I mourn my mother’s need to keep the events of her childhood hidden. But because of it, I traveled across the world to a home I never knew. And with my journey to India—in the laughter of the people, in the wounded souls of the beggars on the street, in the greatness and the sadness—I discovered the true story of my mother and grandmother. The women who created me. Though there is no playbook on how to navigate the path of life, if I do it with the grace and heart of the women before me, then I will have lived my life with honor.
~ The Storyteller’s Secret
When I wrote the above paragraph I was thinking of my daughter. I’ve been desperate to be an example for her. I strived to find in myself first all the characteristics that I was sure would give her a full and complete life. Like a father who guides his son, a mother creates the foundation for her daughter. I convinced myself of the responsibility if for no other reason than because I would do better than my mother.
I wrote Trail of Broken Wings assuming no one would read it. When it sold I was sure its circulation would be five, maybe six, copies. Never did I imagine it would reach the heights of success it did. I was beyond grateful. With the success came scores of interviews and book club requests. Without fail every conversation turned to my childhood. Readers knew that many of the story’s emotions were drawn from my own experiences and feelings. They would repeat the same question: So your mother is your hero? Like in the story? I would pause, hesitant in my response. Yes, I would finally say. The answer felt foreign to my ears. My mother was my hero? How could that be when I spent my entire childhood angry at her?
As in Trail of Broken Wings I am the youngest of three daughters. My mother had few options when I was growing up. My father was educated and our breadwinner. My mother had no means or ability to provide for three young children in a foreign country. With limited choices she had to accept our situation and the abusive life my father created for us. I resented her helplessness. In contrast, my friends’ mothers seemed stronger. They were professional women with degrees. They were partners with their spouses. They had a voice and it was heard. Sure my mother could do more, I became angry. I promised myself as a child I would never be her. I would be a stronger woman and a better mother.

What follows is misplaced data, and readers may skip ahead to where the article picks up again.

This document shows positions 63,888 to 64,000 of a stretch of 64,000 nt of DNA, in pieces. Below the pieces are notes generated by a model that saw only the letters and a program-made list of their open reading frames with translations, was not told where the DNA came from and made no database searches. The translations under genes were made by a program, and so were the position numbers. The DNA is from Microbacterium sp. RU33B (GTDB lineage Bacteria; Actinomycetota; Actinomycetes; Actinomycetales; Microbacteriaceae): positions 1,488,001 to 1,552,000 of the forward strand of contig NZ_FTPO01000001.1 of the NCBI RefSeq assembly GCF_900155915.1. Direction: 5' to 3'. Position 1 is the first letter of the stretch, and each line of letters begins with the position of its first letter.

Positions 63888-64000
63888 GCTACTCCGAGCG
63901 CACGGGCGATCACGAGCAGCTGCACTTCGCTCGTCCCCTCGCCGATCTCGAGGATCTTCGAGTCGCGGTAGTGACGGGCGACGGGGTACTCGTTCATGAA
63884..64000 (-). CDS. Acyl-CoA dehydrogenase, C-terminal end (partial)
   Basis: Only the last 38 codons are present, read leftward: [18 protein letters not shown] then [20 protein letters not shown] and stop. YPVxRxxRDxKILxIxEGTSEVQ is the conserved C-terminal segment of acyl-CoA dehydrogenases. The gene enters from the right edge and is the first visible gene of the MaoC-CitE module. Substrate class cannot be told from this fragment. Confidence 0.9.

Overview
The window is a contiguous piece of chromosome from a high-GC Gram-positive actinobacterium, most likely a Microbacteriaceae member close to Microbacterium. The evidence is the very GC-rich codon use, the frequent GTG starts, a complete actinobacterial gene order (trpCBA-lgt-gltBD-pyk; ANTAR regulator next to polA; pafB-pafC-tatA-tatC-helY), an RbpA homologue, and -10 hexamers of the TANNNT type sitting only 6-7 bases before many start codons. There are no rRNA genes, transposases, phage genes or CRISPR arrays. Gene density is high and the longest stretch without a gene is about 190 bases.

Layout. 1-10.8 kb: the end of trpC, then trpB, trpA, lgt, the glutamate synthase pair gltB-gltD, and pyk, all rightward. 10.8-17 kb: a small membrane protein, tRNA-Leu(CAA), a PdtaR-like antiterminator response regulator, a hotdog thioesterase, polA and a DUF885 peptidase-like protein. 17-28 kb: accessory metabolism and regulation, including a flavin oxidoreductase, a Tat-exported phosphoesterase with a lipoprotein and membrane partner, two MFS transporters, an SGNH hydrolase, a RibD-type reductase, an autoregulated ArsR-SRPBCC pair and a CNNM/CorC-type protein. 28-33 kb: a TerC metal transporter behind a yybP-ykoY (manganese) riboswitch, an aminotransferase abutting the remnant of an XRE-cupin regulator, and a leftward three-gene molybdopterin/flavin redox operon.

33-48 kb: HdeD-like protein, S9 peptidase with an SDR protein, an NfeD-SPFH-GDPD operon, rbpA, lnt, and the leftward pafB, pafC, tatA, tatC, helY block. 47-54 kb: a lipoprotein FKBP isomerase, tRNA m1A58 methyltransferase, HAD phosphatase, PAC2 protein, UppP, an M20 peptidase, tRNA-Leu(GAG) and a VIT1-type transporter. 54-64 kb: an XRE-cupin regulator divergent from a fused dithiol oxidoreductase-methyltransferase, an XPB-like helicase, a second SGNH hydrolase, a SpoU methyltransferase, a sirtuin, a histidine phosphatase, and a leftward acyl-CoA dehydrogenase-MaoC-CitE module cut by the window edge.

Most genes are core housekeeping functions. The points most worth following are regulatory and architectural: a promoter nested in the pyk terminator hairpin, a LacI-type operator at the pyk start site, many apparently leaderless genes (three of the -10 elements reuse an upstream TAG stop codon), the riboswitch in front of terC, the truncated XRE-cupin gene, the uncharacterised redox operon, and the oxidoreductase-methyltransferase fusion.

When I started to write Trail of Broken Wings, my editor, Benee Knauer, said the story didn’t feel complete without the mother’s voice. I hesitated, unsure if I could create an integrated, likeable character. How would any reader relate to a woman whom I was sure was so weak? Vacillating between my fiction and biographical hand, I tried to draw a complete character. Shocked, I found I was pulling the majority of behaviors and feelings from my own mother. The character I was creating wasn’t a composite of my mother but instead the real version. Strong, loving, kind and desperate to protect her children. What I had been unable to accept as a child I was starting to understand as an adult. My mother was as much a victim as my sisters and I. Yet, at every turn, she stood as strong as she could. She insisted we could forge a different path in our lives. She believed in us. She loved us. Unconditionally.
But I learned the beliefs from our childhood are firmly implanted. One story couldn’t take away the years of hurt and sense of betrayal I felt. I couldn’t have been that wrong, I was sure.
In many ways The Storyteller’s Secret is the prequel to Trail of Broken Wings. I wrote a piece years ago about how to sprout a story from a kernel of truth. It has been my modus operandi for my entire writing career. Take an event, minor or major, and create an entire novel or screenplay around it.
Storyteller’s Secret came from the story of my grandmother who died tragically when my mother was two years old. An entire family was destroyed as a result of my grandmother’s untimely death. A stepmother, who would make Cinderella’s seem loving, dictated the course of my mother’s life. My mother was abused her entire childhood then forced to marry my father. Her life became one determined by circumstance.
As I wrote Lena’s (my mother’s) story in Storyteller’s Secret I found myself crying. I hated what was happening to her and the choices that determined her path. Angry at fact, I resorted to fiction. In the story, my mother would be matched with someone who loved her unconditionally. She wouldn’t be broken by life but instead cherished. She wouldn’t be blamed by her fictional daughter but instead understood.
I stopped, bewildered. The writer in me clearly empathized with my mother while I personally had not. I had demanded her fictional daughter show her understanding and yet I had failed to. I had held my characters to a standard I had fallen far short of. Ashamed, I grasped for a reason but there wasn’t a simple one. It’s difficult to explain the decisions of an adult when dictated by the beliefs of an inner child.
Unsure, I turned to my mothering of my own children. With new lenses I saw what I couldn’t before – that I love them with the same fierceness and protectiveness that my mother loves me. Only at my mother’s insistence that I could be anyone do I have the freedom to express my love fully and easily. I am whole because my mother gave me everything she had. She showed me that love and belief in my children are the greatest gifts I can give to them. I am stronger because of her strength.
It has taken two novels and a complicated journey for me to see my mother for who she really is – my hero. I couldn’t be more grateful or love her more.